On the employer’s appeal to the Labour Appeal Court, the Court placed great emphasis on the fact that the employee’s side business of the sale of biltong was very similar to her primary occupation – in meat sales with Joostenburg Meat. As she had made the conscious decision not to disclose her materially similar activities to her employer, the Court held that she was being dishonest and manifestly acted in violation of her duty of good faith to her employer. The Court therefore upheld the initial decision by the CCMA.

It is evident that this case is equally as important to employers as it is to employees. For employees, it illustrates the extent to which one’s duty of good faith towards one’s employer stretches. For employers, it highlights the possible risks in failing to establish clear workplace policies regarding side ventures, especially in a setting where flexible working arrangements are embraced.


If you are considering starting a side hustle and are unsure whether this puts you in breach of existing employment obligations, contact us today for advice,

About the author

We use cookies to analyse website usage and other technical information to improve the functionality of our website   View more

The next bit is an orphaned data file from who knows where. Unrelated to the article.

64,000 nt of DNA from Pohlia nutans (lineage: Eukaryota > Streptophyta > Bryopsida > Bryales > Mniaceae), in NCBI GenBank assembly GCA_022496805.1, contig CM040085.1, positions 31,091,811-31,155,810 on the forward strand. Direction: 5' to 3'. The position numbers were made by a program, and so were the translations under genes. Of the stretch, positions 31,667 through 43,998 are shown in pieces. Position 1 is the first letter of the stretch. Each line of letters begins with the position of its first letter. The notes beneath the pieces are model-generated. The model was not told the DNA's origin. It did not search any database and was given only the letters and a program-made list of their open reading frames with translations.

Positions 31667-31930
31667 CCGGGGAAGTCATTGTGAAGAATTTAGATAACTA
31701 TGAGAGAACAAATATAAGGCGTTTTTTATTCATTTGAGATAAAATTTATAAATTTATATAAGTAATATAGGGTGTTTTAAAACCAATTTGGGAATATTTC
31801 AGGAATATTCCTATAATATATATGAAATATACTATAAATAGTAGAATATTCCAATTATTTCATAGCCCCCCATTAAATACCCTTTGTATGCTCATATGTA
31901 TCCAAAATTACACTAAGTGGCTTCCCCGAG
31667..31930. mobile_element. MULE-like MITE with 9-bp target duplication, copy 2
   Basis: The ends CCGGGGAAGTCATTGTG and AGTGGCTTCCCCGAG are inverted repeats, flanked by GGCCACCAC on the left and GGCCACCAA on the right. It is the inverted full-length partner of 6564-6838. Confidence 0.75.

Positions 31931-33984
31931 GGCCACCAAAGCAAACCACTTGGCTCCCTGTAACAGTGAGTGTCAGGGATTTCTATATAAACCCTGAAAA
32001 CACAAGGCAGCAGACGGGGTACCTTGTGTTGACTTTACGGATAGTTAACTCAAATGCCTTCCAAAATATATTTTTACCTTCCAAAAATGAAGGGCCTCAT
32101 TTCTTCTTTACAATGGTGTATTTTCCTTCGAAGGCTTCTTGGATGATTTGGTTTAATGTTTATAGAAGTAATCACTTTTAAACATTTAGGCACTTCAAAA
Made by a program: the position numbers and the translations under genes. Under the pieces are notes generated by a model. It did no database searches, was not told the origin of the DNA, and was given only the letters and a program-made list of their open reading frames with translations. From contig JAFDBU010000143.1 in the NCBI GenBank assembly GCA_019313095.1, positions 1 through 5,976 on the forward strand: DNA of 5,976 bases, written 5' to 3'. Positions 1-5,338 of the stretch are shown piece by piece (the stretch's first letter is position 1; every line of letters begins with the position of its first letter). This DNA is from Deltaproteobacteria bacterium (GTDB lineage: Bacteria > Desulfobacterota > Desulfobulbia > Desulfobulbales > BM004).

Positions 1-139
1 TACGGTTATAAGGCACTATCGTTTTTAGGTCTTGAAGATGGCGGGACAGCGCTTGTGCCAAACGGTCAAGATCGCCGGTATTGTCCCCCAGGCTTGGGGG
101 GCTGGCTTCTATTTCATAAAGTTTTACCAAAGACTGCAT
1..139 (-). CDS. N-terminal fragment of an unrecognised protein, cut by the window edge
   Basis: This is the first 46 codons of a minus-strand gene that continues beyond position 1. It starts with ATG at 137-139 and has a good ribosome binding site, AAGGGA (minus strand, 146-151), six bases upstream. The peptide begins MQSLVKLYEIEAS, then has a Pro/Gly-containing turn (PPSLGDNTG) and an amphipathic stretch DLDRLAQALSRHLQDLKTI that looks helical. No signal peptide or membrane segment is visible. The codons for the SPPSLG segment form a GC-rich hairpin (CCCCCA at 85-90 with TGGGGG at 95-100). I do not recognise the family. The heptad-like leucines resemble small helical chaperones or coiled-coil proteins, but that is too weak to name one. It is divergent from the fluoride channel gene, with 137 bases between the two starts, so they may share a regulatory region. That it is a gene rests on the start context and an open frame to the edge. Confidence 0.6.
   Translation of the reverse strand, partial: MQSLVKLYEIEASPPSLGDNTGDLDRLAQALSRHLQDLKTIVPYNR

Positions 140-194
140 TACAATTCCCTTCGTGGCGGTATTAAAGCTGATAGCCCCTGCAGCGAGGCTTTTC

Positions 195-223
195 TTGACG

Cookies settings
Privacy & Cookie policy
Privacy & Cookies policy
Cookie name Active
This policy informs you how we will use your personal information, by using our services and/or website you consent to our use of your personal information for the purposes described herein.
    • Personal Information means information relating to an identifiable, living, natural person, and where it is applicable, an identifiable, existing juristic person, including, but not limited to, name and surname; identification number; physical address; contact information such as an email address and telephone number.
    • Data Subject means the person to whom personal information relates.
    • Responsible Party means a public or private body or any other person which, alone or in conjunction with others, determines the purpose of and means for processing personal information.
    • Identification Information means information that can be used to identify the data subject.
    • Compliance Information means information that is needed by Dunsters Attorneys for us to be compliant with relevant laws including the Financial Intelligence Centre Act “FICA” and regulatory standards and government orders such as Anti-Money Laundering (AML), Know-Your-Client (KYC) and Counter-Terrorist Financing (CTF).
    • Communication Information includes all correspondence such as emails and messages.
    • Financial information means any information relating to payment of invoices, including but not limited to banking information and account details